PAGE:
ACLU challenges ban on filming police — Analysis

American Civil Liberties Union filed suit to contest a recent Arizona law that bars citizens from recording police officers from close quarters. The ACLU insists the US Constitution guarantees the right of all Americans to record them.

The lawsuit, filed earlier this week by rights groups seeking to repeal July legislation on the ground that it was in violation of the First Amendment, sought to be overturned.

“The constitutional right to record police engaged in official duties is one of the public’s most effective accountability tools against police wrongdoing,”The ACLU stated in a statement that they will support the bill. “directly suppress free speech rights, while also limiting public accountability and effective protest of government actions.”

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Republican Governor Doug Ducey made the bill a law in August and is scheduled to enter effect in September. It will ban officers being filmed from less than 8 feet (2.24 meters) distance. However, there are exceptions for those in cars during traffic stop and individuals who speak to the police within enclosed areas on their property.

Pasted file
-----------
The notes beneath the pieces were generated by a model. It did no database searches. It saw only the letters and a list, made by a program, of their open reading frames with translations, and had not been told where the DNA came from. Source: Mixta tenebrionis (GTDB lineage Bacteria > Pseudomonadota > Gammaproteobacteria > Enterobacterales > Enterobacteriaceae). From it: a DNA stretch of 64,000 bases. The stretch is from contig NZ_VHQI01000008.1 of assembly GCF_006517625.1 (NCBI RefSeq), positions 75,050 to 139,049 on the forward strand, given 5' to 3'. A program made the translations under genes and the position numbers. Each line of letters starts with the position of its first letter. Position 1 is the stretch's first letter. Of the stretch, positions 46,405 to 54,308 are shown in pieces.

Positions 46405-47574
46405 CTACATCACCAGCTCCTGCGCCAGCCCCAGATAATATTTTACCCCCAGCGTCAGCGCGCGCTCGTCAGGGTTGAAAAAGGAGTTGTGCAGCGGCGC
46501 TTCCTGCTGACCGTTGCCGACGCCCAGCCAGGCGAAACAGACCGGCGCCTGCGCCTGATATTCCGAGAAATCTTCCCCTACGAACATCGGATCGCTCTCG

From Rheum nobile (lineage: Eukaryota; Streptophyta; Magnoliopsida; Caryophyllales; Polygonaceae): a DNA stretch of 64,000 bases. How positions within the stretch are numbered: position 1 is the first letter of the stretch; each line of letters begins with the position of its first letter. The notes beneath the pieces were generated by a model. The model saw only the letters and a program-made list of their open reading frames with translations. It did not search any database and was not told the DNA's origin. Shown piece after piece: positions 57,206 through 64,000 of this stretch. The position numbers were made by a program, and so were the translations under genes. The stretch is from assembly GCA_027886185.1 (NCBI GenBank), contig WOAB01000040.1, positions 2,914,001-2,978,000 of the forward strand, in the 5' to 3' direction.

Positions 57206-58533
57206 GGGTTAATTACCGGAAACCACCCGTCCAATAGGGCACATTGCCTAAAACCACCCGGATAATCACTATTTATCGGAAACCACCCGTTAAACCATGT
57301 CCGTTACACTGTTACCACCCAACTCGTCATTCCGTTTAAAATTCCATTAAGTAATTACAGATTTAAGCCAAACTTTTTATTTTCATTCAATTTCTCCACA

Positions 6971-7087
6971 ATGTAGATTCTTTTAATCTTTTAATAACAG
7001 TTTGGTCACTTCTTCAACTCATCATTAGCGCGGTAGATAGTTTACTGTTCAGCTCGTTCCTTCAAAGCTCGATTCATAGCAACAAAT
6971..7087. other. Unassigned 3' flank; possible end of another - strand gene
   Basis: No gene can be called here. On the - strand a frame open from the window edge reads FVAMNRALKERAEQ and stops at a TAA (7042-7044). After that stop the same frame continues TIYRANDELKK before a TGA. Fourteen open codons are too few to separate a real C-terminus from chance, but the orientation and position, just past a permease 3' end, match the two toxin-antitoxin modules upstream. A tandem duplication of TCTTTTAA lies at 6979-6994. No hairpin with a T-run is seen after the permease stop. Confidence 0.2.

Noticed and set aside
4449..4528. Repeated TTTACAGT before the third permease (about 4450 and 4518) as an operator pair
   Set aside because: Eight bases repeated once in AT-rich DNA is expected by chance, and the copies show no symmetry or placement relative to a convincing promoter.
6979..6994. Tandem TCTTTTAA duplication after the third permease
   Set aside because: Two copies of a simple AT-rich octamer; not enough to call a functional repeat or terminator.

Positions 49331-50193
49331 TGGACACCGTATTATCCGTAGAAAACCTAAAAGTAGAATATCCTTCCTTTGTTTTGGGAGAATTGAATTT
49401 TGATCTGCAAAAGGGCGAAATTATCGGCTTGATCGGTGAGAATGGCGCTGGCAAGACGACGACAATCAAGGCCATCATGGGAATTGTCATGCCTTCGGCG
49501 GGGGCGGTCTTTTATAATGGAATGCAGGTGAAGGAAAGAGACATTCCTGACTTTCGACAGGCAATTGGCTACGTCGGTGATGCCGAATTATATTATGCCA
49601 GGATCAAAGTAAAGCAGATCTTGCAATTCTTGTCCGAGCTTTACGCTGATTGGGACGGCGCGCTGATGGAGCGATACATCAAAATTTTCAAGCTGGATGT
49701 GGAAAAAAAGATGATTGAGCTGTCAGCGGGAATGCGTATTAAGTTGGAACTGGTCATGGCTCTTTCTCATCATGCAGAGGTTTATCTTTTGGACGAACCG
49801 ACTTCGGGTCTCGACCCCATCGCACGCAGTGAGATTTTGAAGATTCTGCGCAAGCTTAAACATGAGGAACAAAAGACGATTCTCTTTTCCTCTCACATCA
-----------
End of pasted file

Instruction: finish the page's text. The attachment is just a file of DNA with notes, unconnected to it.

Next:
According to New York University’s First Amendment Watch project, more than half of the US population lives in states where courts have recognized the right to film the police, many considering it a constitutionally protected activity. Arizona could be one of those states that gives the ACLU more ammunition in its latest case. 

Prior to the Arizona bill being passed, the National Press Photographers Association along with 23 other journalistic and civil liberties organisations wrote an open condemnation letter.

The US bans cops from being filmed up close

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